France’s fraud squad has been dragged into a bitter battle over what constitutes “real Camembert” in what traditionalists hope is the final chapter in a 25-year “war” with cheese multinationals to preserve their age-old method.
The vast majority of cheese is mass-produced from milk pooled from mega-dairies. There is just one British producer of traditional farmhouse lancashire and a handful producing cheddar. Can the real deal make a comeback?
Grated. Soft. Cottage. Cheddar. The supermarket dairy aisle just isn’t representative of the whopping 700 varieties of cheese produced in Britain today. But Sharpham Cheese by the River Dart in south Devon is a world away from mass production. Here, a range of 14 “real” cheeses are handmade on a small scale from the milk of goats, Jersey cows and sheep.
“You can taste the richness of each milk,” says managing director Mark Sharman as he cuts into the original Sharpham, first produced in 1981. “This soft, creamy cheese finishes with a lactic acid tang and a chicory-like bitterness.” Then there’s the dense, slightly crumbly, “almost lemony fresh” Ticklemore goat’s cheese; the indulgent triple-cream Elmhirst that smells of fresh grassy pastures; and the award-winning Cremet, goat’s cheese with added cow’s milk cream – divine [ . . . ] More: Raw power! Why we need a campaign for real cheese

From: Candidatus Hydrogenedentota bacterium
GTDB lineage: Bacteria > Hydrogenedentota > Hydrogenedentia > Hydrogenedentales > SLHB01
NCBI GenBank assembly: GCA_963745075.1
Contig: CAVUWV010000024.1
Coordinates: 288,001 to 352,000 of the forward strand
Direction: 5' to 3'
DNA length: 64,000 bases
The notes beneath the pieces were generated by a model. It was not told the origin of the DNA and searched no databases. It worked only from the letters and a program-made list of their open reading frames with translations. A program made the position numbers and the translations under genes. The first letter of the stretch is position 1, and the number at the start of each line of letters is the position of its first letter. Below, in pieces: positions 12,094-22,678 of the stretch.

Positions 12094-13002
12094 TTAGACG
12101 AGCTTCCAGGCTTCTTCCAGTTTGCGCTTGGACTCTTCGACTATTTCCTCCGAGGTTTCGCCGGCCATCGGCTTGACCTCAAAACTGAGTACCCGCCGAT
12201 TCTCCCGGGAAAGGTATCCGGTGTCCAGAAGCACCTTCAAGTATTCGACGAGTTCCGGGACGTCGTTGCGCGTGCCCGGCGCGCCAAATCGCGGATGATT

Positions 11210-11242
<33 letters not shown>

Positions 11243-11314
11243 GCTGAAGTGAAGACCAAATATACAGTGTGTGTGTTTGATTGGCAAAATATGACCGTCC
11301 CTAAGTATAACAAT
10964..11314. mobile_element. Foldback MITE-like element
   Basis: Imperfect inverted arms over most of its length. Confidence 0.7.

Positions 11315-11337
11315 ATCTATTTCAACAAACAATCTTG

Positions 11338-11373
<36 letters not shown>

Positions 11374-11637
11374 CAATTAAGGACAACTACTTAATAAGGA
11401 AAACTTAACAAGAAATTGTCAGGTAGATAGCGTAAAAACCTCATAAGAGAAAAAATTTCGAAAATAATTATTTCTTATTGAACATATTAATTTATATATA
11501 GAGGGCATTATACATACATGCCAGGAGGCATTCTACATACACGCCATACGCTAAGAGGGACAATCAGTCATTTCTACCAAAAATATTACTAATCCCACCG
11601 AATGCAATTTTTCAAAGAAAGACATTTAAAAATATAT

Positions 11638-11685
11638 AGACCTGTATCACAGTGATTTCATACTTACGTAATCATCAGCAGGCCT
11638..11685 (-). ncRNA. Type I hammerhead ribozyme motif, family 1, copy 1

In some circles, Roland Barthélemy is known as The Pope of Cheese. Owner of the highly acclaimed acclaimed Fromagerie Barthélemy in the heart of Paris, he has a leadership role in La Guilde Internationale des Fromagers and helped bring the cheese trade into the Concours de Meilleurs Ouvriers de France (France’s prestigious professional competition). He’s also a cheese diplomat—his title, specifically, being Ambassador of the French Patrimony of Cheese [ . . . ]
Dairy farmers Jonny and Dulcie Crickmore were struggling to make a profit when prices slumped, so they decided to cut out the middleman and sell their milk directly to the public.
The Crickmores were the first UK farmers to install a vending machine selling raw milk at the farmgate.
They have built a loyal customer base – it’s not unusual for customers to embark on round trips of more than 100 miles to buy milk from the farm.
But they haven’t stopped there. Jonny has diversified into making milk, cheese and butter from their cows’ raw milk.
Jonny consulted French cheese expert Ivan Larcher to ask him how to make Brie to rival the French. He travelled to eastern France and imported a herd of Montbeliarde cows, whose milk is renowned for making outstanding cheese.